Every week, Student Press Law Center attorneys answer a frequently asked question about student media law in “Ask SPLC.” Q: One of my classmates, a high school junior, has written a column about being tested for COVID-19. It’s well-written and informative. She talked it over with her parents and wants to use her name. Are there… Continue reading Can we run a column about a student’s experience being tested for COVID-19?
Every week, Student Press Law Center attorneys answer a frequently asked question about student media law in “Ask SPLC.” Q: I’m being told the federal HIPAA law limits my ability to report on COVID-19 cases. Is this true?A: No. While HIPAA (the Health Insurance Portability and Accountability Act) may limit the information a medical provider can provide… Continue reading Does HIPAA limit my ability to report on COVID-19 cases?
The law recognizes that everyone has — under certain circumstances — a legal right to simply be left alone. It provides that there are certain subjects, certain places and certain actions that are nobody else’s business. On the other side, however, the law also recognizes that at some point a person’s right to privacy can… Continue reading Privacy Law Presentation
Every week, Student Press Law Center attorneys answer a frequently asked question about student media law in “Ask SPLC.” Q: Recently, we had a student at our school test positive for COVID-19. He lived in an on-campus dorm and rumors are starting to fly, many of them inaccurate. He has not gone public, but we have… Continue reading Can (and should) we publish the name of a student who tested positive for COVID-19?
Every week, Student Press Law Center attorneys answer a frequently asked question about student media law in “Ask SPLC.” Q: Are school officials allowed to search for and look at my personal (non-school-affiliated) social media accounts without my permission? A: Yes. Once you post something online it’s pretty much fair game for anyone (school officials, current or… Continue reading Can school officials search my personal social media accounts?
FERPA is a hassle. Schools constantly misuse it. Student journalists are consistently frustrated by it. So we spoke to four current and former student journalists about how they fought their school on FERPA misuse, and how you can too. Transcript: Joe Severino: When student journalists want to dig deeper into what’s happening behind the scenes… Continue reading When schools misused privacy laws, these student journalists fought back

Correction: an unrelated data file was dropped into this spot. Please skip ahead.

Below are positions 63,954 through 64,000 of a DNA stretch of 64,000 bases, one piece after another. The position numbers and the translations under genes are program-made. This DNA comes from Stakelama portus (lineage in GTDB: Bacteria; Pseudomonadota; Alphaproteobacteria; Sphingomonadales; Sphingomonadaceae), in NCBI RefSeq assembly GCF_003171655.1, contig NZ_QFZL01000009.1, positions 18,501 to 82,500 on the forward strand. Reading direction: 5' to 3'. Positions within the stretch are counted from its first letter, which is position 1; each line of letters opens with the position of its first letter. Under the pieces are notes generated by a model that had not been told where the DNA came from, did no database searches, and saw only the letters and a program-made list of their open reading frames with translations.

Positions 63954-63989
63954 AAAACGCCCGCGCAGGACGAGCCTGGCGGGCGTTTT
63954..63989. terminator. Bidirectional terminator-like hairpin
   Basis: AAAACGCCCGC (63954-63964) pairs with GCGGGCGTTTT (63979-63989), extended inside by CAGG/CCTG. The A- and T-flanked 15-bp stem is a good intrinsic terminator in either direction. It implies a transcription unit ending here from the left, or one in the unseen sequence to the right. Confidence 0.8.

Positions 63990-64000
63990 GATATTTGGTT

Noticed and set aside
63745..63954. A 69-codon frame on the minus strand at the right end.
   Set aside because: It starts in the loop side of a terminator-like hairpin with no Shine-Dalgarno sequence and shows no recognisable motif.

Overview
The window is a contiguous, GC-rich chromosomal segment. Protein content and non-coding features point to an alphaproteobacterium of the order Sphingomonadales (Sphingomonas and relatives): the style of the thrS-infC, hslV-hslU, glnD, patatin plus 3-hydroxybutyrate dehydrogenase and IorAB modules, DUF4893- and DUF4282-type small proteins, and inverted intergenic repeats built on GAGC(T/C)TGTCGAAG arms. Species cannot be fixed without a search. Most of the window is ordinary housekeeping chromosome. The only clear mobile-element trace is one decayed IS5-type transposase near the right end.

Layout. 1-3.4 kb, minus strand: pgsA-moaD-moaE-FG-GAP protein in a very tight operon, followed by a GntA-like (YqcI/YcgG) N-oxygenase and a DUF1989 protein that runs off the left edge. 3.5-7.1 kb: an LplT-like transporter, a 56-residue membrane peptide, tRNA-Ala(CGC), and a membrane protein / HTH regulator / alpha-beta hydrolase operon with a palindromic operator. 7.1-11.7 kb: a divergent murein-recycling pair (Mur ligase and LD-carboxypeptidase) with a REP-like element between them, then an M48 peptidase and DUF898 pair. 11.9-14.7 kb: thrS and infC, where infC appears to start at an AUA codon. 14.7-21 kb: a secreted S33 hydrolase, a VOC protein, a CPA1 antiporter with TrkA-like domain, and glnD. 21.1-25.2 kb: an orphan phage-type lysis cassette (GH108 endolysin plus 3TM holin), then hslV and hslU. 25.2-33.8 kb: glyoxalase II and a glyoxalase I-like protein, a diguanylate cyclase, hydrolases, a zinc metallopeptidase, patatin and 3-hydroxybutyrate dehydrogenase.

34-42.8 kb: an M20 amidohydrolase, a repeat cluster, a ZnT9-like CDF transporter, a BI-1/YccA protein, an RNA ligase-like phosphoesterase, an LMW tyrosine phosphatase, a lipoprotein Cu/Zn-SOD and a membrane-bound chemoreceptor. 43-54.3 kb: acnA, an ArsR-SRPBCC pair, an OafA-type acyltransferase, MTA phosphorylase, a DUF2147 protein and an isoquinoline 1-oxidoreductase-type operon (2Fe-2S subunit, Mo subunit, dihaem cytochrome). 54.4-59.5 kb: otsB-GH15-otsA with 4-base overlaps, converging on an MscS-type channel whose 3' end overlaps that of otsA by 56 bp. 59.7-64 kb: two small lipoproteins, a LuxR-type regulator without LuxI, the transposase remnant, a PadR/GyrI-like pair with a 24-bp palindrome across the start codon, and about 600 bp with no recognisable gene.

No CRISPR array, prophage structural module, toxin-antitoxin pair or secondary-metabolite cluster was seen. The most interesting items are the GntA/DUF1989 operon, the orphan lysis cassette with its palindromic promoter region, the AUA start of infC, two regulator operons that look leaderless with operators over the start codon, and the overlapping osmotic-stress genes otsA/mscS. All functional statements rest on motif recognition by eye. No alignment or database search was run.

If you’ve ever requested documents from your school through open records law and been denied or had substantial information redacted, there’s a good chance you’ve dealt with The Family Education Rights and Privacy Act, or FERPA. This privacy law is a common barrier for student journalists looking to dig deeper into what’s happening at their… Continue reading How student journalists fought FERPA, and how you can too
Q: Our school has a group of students on a “do not picture” list because parents did not approve photo releases. Does our publication have to cut out any photographs these students may appear in? A: Legally, the answer is probably no. The “do not picture list” applies to official publications of the school, and the… Continue reading Can we use photos of students on our school’s “do not picture” list?
Q: One of my photographers took a photo of some school employees smoking outside the school lunchroom. Can we publish the photo or would that be invading their privacy? A: School employees have much the same privacy rights as anyone else. There are certain places (bathrooms, private office, other private spaces not generally accessible to the public,… Continue reading Ask SPLC: Can we publish a photo of school employees smoking outside the lunchroom?
Q: A minor at your school has been arrested of a crime you think is important enough to report on because it involves the student council president and has implications to your school and community. You have obtained the police report. A parent of that student tells you over the phone that they intend to… Continue reading Ask SPLC: A student was arrested, can I use their name in my story?